Do you owe your family your life?
When Grace McBride’s beloved sister Glory dies in a car crash, her carefully considered life spirals out of control. She discovers Glory had been drawn into illegal activities at odds with her seemingly charmed existence. What’s worse, Grace finds herself an unwitting accomplice now forced to take over her sister’s shady dealings.
Determined to keep her fingers clean and redeem her sister’s reputation, Grace plots to extricate herself—and all those Glory held dear—from the clutches of Glasgow’s criminal underworld. But her moral certitude is challenged when familial pressure mounts and Glory’s past intentions remain unclear. Grace grows convinced Glory’s death was no accident, even if no-one will listen…
Seeking justice, she finds betrayal.
When the email for this novel pinged into my inbox with the blurb above, I knew it was one I definitely wanted to read. Not only because it's set in my home country of Scotland but because who doesn't like a good, gritty story about shady dealings and a 'criminal underworld'??
Imagine my joy when I realised that not only was this book set in Scotland, but it's also partly set in my hometown of Perth! I have never found a book set in Perth before and it was quite surreal to read about the characters going about their business in my old stomping ground.
- Swimming off Moncrieffe Island? Done it.
- Lounging about on the North Inch (a large park in the centre of Perth)? Check.
- Driven Viewlands Road? Check and double check - I went to school on that road and I had a friend who lived in one of the houses nearby.
- Visited Perth Royal Infirmary? Oh yes... my Mum worked there for many, many years.
- Driven the A9/ M9/ M80 between Glasgow and Perth? Many, many times.
It was AMAZING to be able to properly picture the places they were going and the things they were talking about. It really made my day and added to my enjoyment of this book.
Glory was dead. This isn't a spoiler, it's the first words of the book - don't panic! The story follows Grace, Glory's sister, as she tried to pick up the pieces following her much loved sisters death in a car accident. Grace is tasked with helping Patrick, her brother-in-law, care for his 2 young boys as well as Blue their pet dog (I had serious fears for Blue... as I always do when there's an animal in a psychological thriller, will they survive?!). Grace also takes charge at Glory's hipster Vegan Cafe in Glasgow and this is where the twists and turns start!
Discrepancies in the cafe's financial accounts, strange men following her in the park and odd deliveries of boxes of money lead Grace on a perfectly plotted journey into her sisters life. There are secrets galore which leave Grace wondering if she really ever knew her sister at all.
I thoroughly enjoyed this book. Not only because it's partly set in my hometown but because Grace is a genuinely likeable character. I found myself rooting for her, worrying about her and what was going to happen to her next. The novel talks of accounting and finance but not in a way that alienates the reader, it's all believable and easy to understand. There is also the family dynamic between Grace and her parents. Her mother has Alzheimer's and her father acts as primary carer. This along with the death of her sister, caring for her nephews, brother-in-law and dog, running the cafe as well as her own personal training business IN ADDITION to keeping a boyfriend happy poor Grace has a lot going on! Add a splash of Glaswegian Gangster to the mix and you get a totally enthralling read!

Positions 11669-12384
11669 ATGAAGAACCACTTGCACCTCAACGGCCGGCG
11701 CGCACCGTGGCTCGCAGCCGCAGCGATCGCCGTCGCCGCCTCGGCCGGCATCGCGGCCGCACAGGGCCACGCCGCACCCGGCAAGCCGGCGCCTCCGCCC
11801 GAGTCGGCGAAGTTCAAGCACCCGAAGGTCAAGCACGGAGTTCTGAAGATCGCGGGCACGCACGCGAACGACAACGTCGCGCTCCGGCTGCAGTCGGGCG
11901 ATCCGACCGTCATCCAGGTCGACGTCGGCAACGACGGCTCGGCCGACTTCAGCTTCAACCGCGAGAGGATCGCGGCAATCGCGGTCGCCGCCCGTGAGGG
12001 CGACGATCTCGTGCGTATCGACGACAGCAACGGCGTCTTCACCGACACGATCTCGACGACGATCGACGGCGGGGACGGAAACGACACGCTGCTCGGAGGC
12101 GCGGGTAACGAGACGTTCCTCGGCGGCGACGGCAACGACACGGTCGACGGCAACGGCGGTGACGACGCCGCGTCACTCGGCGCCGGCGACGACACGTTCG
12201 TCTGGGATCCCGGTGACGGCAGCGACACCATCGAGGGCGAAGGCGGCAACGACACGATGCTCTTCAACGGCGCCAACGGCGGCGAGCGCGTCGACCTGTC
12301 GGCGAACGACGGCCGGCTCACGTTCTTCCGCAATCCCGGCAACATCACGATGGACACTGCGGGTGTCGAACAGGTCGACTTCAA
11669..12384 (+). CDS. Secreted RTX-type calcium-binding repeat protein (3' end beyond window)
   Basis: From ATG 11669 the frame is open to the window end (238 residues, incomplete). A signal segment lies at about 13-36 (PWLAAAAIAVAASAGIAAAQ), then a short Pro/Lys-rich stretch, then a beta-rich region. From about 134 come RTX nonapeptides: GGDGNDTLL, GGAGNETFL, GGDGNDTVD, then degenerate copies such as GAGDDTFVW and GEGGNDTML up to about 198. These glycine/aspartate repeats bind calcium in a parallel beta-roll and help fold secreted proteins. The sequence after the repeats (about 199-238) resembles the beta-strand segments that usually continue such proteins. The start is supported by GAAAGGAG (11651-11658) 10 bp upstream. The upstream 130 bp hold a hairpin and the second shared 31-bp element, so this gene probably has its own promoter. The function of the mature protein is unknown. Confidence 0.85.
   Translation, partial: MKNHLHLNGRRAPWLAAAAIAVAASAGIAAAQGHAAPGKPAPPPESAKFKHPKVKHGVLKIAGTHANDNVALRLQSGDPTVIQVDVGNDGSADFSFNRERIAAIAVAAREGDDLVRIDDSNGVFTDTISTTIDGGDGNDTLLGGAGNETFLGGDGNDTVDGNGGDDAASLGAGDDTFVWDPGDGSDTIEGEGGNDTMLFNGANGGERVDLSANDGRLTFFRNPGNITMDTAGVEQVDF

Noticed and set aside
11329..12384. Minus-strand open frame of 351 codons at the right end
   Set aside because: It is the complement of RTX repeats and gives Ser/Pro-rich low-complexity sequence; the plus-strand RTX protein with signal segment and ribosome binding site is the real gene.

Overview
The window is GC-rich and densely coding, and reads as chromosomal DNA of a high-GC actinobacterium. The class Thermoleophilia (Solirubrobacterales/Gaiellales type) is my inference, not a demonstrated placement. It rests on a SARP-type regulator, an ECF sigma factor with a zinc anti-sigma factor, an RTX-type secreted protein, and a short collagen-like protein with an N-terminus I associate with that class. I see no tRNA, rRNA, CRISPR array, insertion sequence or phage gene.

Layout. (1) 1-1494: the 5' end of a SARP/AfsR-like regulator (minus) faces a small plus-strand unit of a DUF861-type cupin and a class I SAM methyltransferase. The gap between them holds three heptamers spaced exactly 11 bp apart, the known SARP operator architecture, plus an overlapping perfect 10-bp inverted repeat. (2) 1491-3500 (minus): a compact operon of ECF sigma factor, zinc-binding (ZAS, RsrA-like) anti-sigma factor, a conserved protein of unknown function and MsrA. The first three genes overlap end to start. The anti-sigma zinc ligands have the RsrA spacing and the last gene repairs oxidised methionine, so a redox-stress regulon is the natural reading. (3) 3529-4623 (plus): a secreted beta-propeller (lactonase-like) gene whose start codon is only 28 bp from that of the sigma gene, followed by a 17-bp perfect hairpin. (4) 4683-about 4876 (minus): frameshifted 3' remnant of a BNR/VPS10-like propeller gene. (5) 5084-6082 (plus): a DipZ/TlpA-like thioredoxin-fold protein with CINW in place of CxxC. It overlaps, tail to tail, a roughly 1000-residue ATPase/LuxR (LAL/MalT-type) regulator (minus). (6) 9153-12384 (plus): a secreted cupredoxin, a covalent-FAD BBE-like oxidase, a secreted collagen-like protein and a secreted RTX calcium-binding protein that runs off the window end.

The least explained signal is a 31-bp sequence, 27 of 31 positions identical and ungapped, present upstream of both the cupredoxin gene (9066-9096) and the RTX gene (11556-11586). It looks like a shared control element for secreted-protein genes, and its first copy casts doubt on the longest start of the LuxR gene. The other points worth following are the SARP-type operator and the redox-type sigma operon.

I will say this though - and no spoilers here - the ending is... surprising.
A splendidly-Scottish 4 stars - highly recommended.
About the Author
Heleen Kist is a Dutch quintilingual Stanford-educated globetrotting career woman who fell in love with a Scotsman and his country, and now writes about its (sometimes scary) people from her garden office in Glasgow. Trained at work to spot and prevent financial crime, she put this knowledge to good use for her debut novel, In Servitude.
An Excerpt from 'In Servitude'
Blue pulled at the lead. I let him off once I’d scanned the area and noted no loose dogs. Only a lone figure loitering. His eye line crossed mine as he also examined the park, and paused on me long enough to raise a creepy sensation.
I moved to a bench by the play park and pretended to tie my laces. When I straightened up, the man was striding straight towards me. I searched for Blue, hoping for a semblance of protection, but he was nowhere to be seen. Nor was anyone else.
Before I could stop him, the man sat down next to me. He whistled and shouted, ‘Here boy!’ then faced me with a disturbing grin. As if he knew the dog wouldn’t come. I jumped to my feet and looked around. What had he done?
On the second blow of silent air through my dry mouth, Blue appeared from behind a tree thirty yard away. Safe. He showed no interest in me or the man, instead sniffing out the ground’s many treasures.
I turned back to the intruder. Standing over him gave me an edge—at least I thought it did—and I raised my chin and my voice when I asked, ‘Do I know you?’
He chuckled. ‘Nah, hen. I’m only the messenger.’
His smile faded. ‘We’re not very happy about you closing the café for so long. You need to open up again. There’s a delivery coming on Thursday.’
‘What do you mean? How do you—’
His eyes turned to ice as he grabbed my wrist in a flash. ‘We’ll be very disappointed if you’re not there to receive the goods. Ken what I’m saying?’
He rushed off, his dark coat billowing behind him like a cape, almost engulfing Blue who circled his legs, tail wagging, until he turned towards the road.